Blog / Vegan Recipes for Children
Did you know that it’s Veganuary? During the month of January, families across the UK stave off meat and dairy products in order to limit their impact on the environment. Veganism is a way of living which doesn’t involve the consumption or use of any animal products, including those that have been tested on animals.
A 2018 study, carried out by Oxford University and published in the journal Science, found that without meat and dairy consumption, global farmland use could be reduced by 75%, with farms still providing enough plant produce to feed the world. What’s more, the meat and dairy industries provide just 18% of the world’s calories and 37% of its protein – though they use the majority (83%) of farmland. In fact, the UN has said that a global shift towards a vegan or partially vegan diet is necessary to combat the worst effects of climate change.
The environmental impact of meat and dairy production is one of the main reasons why veganism has become so popular today. Approximately 7% of UK citizens identified as vegan in 2018; in 2016, just 1% of the population followed a vegan diet.
There are lots of misconceptions about how healthy veganism is for young children, but with proper planning, it’s perfectly safe for parents to raise their children on a plant-based diet. It’s also an opportunity for young children and their families to adopt the principles of healthy eating – and every small scientist needs nutritious food to fuel their curiosity!
If you’re raising vegan children, you’ll need to make sure they’re getting enough calcium, vitamin B12 and vitamin D (these are commonly found in animal products). And since vegan diets tend to be high in fibre with fewer calories, it’s important that your child eats enough each day. It’s typical for young children on plant-based diets to take nutritional supplements; they’re also likely to need protein-rich, plant-based packed lunches for school.
When making changes to your family’s diet, it’s worth visiting your GP or a qualified nutritionist; they’ll be able to offer practical advice on managing mealtimes. The NHS has released guidelines about feeding vegan babies and children too. And there are plenty of opportunities to reach out to other parents who are bringing up their children in a similar way, both online and in the local community. The Vegan Society provides local and group support for families across the UK, which is especially useful if you’re new to veganism.
There are a few staple foods that vegan families shouldn’t be without; you’ll need these things in your kitchen to make sure that you’re all getting the right nutrients:
We’ve said it before and we’ll say it again; cooking is STEAM learning (that’s science, technology, engineering, art and maths – talk about a pot full of opportunity!). Whether you’re baking a (vegan) cake or rustling up a mid-week family meal, cooking is basic chemistry. It’s a great way to introduce your child to the mathematical concepts of weighing, measuring and sorting. The communicative aspect of cooking together – and following a recipe – aids a child’s literary and linguistic development too.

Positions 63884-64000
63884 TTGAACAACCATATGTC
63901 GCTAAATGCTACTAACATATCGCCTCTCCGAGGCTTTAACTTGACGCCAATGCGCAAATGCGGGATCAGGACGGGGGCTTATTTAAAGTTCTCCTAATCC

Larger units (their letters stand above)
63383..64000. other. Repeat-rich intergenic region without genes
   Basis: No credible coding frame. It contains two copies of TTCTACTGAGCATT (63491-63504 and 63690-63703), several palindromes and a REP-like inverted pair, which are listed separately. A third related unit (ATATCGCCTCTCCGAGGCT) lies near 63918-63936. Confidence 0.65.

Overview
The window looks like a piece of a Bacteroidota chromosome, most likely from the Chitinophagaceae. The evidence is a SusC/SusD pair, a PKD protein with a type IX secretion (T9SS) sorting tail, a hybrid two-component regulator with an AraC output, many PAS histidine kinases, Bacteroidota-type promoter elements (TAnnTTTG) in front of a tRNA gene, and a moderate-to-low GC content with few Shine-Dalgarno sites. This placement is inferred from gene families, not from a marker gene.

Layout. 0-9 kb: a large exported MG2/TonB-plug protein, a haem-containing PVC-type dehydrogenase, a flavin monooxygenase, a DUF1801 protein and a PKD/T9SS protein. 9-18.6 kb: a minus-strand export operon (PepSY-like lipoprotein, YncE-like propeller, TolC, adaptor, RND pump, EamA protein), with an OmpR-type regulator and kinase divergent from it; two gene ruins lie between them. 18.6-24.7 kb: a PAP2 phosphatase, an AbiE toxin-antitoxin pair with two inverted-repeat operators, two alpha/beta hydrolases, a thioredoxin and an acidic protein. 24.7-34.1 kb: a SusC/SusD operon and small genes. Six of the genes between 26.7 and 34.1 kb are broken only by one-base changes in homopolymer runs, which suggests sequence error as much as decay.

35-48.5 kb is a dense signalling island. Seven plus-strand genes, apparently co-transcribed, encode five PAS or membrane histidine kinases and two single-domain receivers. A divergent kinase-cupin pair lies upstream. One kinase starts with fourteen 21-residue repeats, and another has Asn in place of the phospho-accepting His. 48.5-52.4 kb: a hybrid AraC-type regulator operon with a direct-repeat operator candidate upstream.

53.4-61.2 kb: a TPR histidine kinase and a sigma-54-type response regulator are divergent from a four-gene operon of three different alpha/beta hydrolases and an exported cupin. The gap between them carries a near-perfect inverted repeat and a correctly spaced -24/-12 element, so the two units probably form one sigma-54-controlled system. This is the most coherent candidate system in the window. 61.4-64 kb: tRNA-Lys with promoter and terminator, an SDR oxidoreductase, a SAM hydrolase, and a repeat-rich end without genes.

A 2013 study found that cooking with children can also promote healthy eating habits. Of the two groups tested, the children who helped their parents to prepare meals ate more vegetables than those who hadn’t cooked.
These simple vegan dishes are perfect for your child’s lunch box or family meal times. And remember, cooking is a great way to help your child’s cognitive development – so have them help out.
Bread is a staple of most diets because it contains carbohydrates, which our body uses for energy. Think of your body as a car; carbohydrates provide the fuel needed to keep it functioning properly. And since it’s traditionally made from yeast (a fungus – not an animal product), flour, water and salt, bread is vegan-friendly.
Make your own freshly baked tiger bread rolls by following the recipe below. Be sure to knead your dough; it helps proteins in the flour (which bond together when water is added) to interact with each other more strongly, so they line up to form giant chains. These chains trap gas released by the yeast, which makes the bread rise. These gases are then released when the bread is baked, which is why you’ll find air bubbles in your bread rolls.
What you will need:
Fill your tiger bread rolls with one of Messy’s favourite tasty vegan sandwich fillings.
This Easy Peasy curry recipe contains nothing but healthy vegetables and a can of coconut milk (a great dairy-free alternative). Hearty and delicious, it’s mild enough for young Messy fans to enjoy. Green peas are a good source of vitamin K (which is important for healthy bones). Peas and potatoes are both good sources of vitamin C; an essential nutrient known to support cell and immune health. To rustle up this one-pot vegan recipe, follow the steps below.
We all know that dinosaurs were big and strong; these RAWWsome smoothies are full of healthy greens to help young children grow just the same.
Spinach is a high-fibre leafy green vegetable that’s full of essential vitamins and minerals, including iron. Iron is used to make healthy red blood cells, which carry oxygen and nutrients throughout your body. If you don’t have enough iron in your diet, you’ll feel tired and under the weather. And bananas are high in potassium, which boosts brain power.
Tropical Green Smoothie
Green Zinger Smoothie
Green Peanut Smoothie
Put all of the ingredients in a blender and blitz for 10 seconds.
Messy’s Top Tip:
Sweeten your tropical green smoothie with agave syrup instead of honey to make it vegan-friendly.
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